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Trash to Cash? Waste-to-Energy Means Investment Opportunities

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November 24, 2012

It’s a dirty world, but cleaning it up may be rewarding.

In Yorkshire, England there’s an old expression: “Where there’s muck, there’s brass.” Meaning if you’re willing to get dirty, you just might make a little money. In a world that just topped 7 billion people and counting, there’s plenty of muck—call it solid waste or garbage or rubbish or trash. And it’s overwhelming. But where is the brass? It appears to be coming from turning the muck into energy.

Waste-to-energy (WtE)—where solid municipal waste is either burned or gasified (thermal), or turned into a synthetic fuel (digestion)—is a growing market. Globally, WtE is expected to grow strongly, with revenues from WtE systems increasing from $3.7 billion in 2010, to nearly $13.6 billion by 2016, according to Pike Research.

Solid waste is the feedstock for WtE. Its supply continues to grow as populations, urbanization, and standards of living rise. According to World Bank data, the U.S. produces over 1,600 pounds of waste per person each year, churning out 40% of the world’s waste for only 5% of the world’s population. That’s around 220 million tons of garbage each year. Estimates suggest China will produce approximately 533 million tons of waste by 2030.

Waste could most likely be added to the short list of truly renewable sources of energy on the planet.

“WtE is compelling because there’s always going to be trash,” said MacKinnon Lawrence, senior analyst at Pike Research.

Landfills for many are no longer the solution. Waste decays and releases pollutants into the soil and ground water, and into the air, as it turns to methane and carbon dioxide.

Land is also finite. At some point, it will be needed for other uses, like housing. Thus, it tends to be in smaller countries, and in U.S. states, that have been the leaders in WtE deployment. Denmark burns 54% of its waste for heat and power, while Sweden incinerates 49%, according to EPA and Eurostat figures.

The U.K. is adopting more stringent landfill regulations, said Robert Eckard, Energy Analyst at the industrial market research firm SBI Energy, which projected in a 2011 research report that WtE could provide up to 10% of the world’s electricity. “[It] has seen an exponential growth in WtE installations, as waste managers scramble to keep up with regulations and avoid fines.”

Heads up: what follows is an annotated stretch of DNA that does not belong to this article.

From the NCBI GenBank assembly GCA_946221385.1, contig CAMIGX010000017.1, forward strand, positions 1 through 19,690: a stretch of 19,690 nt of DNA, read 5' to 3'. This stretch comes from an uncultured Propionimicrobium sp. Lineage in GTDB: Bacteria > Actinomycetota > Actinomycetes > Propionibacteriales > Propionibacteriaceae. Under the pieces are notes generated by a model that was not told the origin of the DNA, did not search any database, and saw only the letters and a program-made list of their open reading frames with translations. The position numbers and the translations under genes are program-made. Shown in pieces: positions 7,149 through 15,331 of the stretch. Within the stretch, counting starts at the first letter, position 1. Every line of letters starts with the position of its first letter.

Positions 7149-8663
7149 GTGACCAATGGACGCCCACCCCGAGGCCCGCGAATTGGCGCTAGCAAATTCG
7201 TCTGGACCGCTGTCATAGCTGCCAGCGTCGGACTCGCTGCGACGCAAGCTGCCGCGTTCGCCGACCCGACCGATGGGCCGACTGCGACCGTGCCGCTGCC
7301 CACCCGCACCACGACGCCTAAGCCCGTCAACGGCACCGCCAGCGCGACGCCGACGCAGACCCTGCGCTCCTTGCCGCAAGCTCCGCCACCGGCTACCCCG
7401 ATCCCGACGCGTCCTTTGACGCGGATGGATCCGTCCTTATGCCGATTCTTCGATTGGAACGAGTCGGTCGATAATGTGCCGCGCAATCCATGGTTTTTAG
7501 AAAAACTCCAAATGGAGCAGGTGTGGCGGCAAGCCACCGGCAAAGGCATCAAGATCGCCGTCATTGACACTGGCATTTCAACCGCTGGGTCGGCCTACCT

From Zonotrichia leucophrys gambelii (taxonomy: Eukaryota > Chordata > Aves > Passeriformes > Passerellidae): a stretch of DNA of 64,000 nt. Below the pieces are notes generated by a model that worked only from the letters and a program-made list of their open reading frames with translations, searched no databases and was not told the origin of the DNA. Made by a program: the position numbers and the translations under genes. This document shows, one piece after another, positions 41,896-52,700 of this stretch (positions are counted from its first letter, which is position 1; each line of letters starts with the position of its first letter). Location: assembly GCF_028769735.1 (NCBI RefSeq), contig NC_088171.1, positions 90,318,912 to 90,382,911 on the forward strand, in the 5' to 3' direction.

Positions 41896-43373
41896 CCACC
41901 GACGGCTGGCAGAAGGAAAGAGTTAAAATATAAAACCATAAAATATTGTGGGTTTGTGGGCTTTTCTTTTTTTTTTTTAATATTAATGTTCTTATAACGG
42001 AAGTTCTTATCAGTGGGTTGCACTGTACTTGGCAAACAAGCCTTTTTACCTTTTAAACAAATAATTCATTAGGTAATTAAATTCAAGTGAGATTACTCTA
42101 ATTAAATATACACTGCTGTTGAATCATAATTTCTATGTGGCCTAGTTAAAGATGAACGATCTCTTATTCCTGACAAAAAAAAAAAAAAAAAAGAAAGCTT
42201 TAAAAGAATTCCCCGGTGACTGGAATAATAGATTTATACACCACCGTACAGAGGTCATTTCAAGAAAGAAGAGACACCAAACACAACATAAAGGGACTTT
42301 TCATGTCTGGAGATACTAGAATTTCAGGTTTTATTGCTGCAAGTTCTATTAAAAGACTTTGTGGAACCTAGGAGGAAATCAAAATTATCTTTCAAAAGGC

Eckard noted that in emerging economies, especially China and India, mid-to-long-term growth in WtE will be driven more by the presence of feedstock, rather than a lack of available land. Yet, moving to WtE solutions is not an easy sell in every country. The U.S. has had a love-hate relationship with incineration since the 1970s, when hastily built plants spewed pollutants into the air. The recycling of negative data about emissions, local, state and national red-tape, and Nimbyism (Not In My Backyard), have put the brakes on new development for now.

“There were facilities built using very old technology that did not have good emissions-control equipment,” Lawrence said. “But there have been a lot of advances in improving emissions air-quality control equipment, and waste energy comes out on top.” Why? Due to stringent standards, waste energy has about a third of the emissions of burning coal, and about half that of natural gas, he added.

European markets are expected to continue to lead growth in WtE until 2020, when mandated EU targets mature. After that, continued growth in North American and Asian markets could continue to drive incinerator markets, said SBI Energy in its white paper “Waste to Energy Technology.”

“Generally speaking, an increase in solid waste means a concurrent increase in potential feedstock for waste to energy, and is expected to drive more WtE installations in the future,” Eckard noted.

From selling waste, to transporting it, and turning it into heat or power or fuel, there are entrepreneurial companies out there who can smell the opportunity. Investors can too.

One Man's Trash

Garbage is big business. So is resurrecting waste. Hauling, recycling, and alternative-energy industries will have a growing stake in cleaning up after the population boom. For a list of the “Waste & Disposal Services” heavyweights, check out "Industrials" in Sectors & Industries.